Limited run only? GNU Bison gives D a try

GNU Bison

Bison, a parser generator hosted by the GNU project, is now available in version 3.5, reducing the footprint of small parsers and improving syntax error handling.

The latter is now only promoted for use in error messages, while the Bison team warns against applying string literals to avoid implementing keyword matching in the scanner. It is still supported though, at least for now, and the new diagnostic -Wdangling-alias helps in catching related errors.

Users working with Bison for C++ now get to enjoy lookahead correction (LAC). It has been added to the parsing algorithm and can be enabled with the %define parse.lac directive. LAC is meant to improve syntax error handling by suspending normal parsing whenever a new token is fetched from the scanner and exploring the next action. If it reaches a shift action during that exploratory parse, normal parsing resumes, while an error is reported if that isn’t the case. 

Thanks to an investigation into the use of integral types in the generator and the parsers that stem from it, small parsers now need less resources. It also helped with allowing very large automata to be generated with the default backend. Devs using the Java backend must define %define variable parse.trace in order to have it emit code and data for parser tracing.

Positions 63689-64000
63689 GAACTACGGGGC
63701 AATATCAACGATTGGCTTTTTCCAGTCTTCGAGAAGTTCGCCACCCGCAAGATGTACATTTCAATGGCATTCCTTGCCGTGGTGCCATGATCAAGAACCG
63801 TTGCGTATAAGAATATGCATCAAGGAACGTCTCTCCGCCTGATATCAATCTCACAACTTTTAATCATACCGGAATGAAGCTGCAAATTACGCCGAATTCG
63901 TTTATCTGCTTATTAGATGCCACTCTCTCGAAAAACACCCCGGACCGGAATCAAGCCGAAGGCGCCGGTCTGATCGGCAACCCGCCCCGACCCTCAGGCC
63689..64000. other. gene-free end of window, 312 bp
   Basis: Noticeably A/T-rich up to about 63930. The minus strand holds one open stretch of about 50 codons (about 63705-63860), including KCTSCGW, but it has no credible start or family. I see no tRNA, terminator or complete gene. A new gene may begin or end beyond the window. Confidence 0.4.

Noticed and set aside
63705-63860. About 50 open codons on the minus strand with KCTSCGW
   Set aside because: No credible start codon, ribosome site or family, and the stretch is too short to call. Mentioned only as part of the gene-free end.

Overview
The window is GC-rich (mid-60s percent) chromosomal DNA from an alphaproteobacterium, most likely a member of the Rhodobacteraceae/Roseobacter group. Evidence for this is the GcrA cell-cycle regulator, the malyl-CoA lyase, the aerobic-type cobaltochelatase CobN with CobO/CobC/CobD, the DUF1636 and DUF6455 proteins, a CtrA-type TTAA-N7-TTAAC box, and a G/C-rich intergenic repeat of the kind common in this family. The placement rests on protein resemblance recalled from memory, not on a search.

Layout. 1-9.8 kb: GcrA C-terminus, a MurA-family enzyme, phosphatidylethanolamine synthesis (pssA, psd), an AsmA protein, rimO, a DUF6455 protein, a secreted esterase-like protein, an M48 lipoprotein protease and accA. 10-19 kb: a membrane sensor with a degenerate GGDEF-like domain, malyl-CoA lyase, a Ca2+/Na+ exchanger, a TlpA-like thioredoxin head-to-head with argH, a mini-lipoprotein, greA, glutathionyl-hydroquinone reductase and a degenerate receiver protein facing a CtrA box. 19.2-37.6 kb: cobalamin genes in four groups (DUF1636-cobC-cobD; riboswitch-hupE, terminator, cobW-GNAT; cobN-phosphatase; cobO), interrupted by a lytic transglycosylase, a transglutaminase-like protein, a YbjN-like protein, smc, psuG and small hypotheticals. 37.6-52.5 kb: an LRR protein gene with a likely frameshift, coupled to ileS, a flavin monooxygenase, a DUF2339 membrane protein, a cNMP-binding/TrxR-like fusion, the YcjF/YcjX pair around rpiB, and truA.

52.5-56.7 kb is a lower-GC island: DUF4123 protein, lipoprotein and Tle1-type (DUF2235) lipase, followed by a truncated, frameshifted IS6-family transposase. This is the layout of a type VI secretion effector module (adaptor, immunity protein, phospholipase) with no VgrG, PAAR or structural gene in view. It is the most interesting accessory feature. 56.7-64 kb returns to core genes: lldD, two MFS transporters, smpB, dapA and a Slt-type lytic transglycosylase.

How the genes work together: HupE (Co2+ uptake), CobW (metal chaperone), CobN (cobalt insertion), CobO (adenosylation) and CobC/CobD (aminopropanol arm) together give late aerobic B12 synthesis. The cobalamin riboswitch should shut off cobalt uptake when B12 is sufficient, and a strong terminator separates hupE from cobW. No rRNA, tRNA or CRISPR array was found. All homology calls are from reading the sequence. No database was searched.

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To make the project accessible to a wider audience, it now comes with an experimental backend for the D programming language. Parties interested in this “skeleton” are nudged to make themselves known, since a lack of commitment since its inception means the future of the D backend remains unclear.

D is a general-purpose language that features a C-like syntax, and strong,static typing that aims at fast execution amongst other things. Its development has been driven by the D Language Foundation since 2015. D itself has been around since 2001 and counts companies such as Facebook and Netflix amongst its users.

GNU Bison meanwhile saw its first release in 1985. According to its documentation, the tool “converts an annotated context-free grammar into a deterministic LR or generalized LR (GLR) parser”. Bison can create code for C/C++ and Java out of the box, though binding tools are an option to make it work for other languages as well. It can be used as an alternative to Yacc (“yet another compiler-compiler”), which came into existence in the 1970s.

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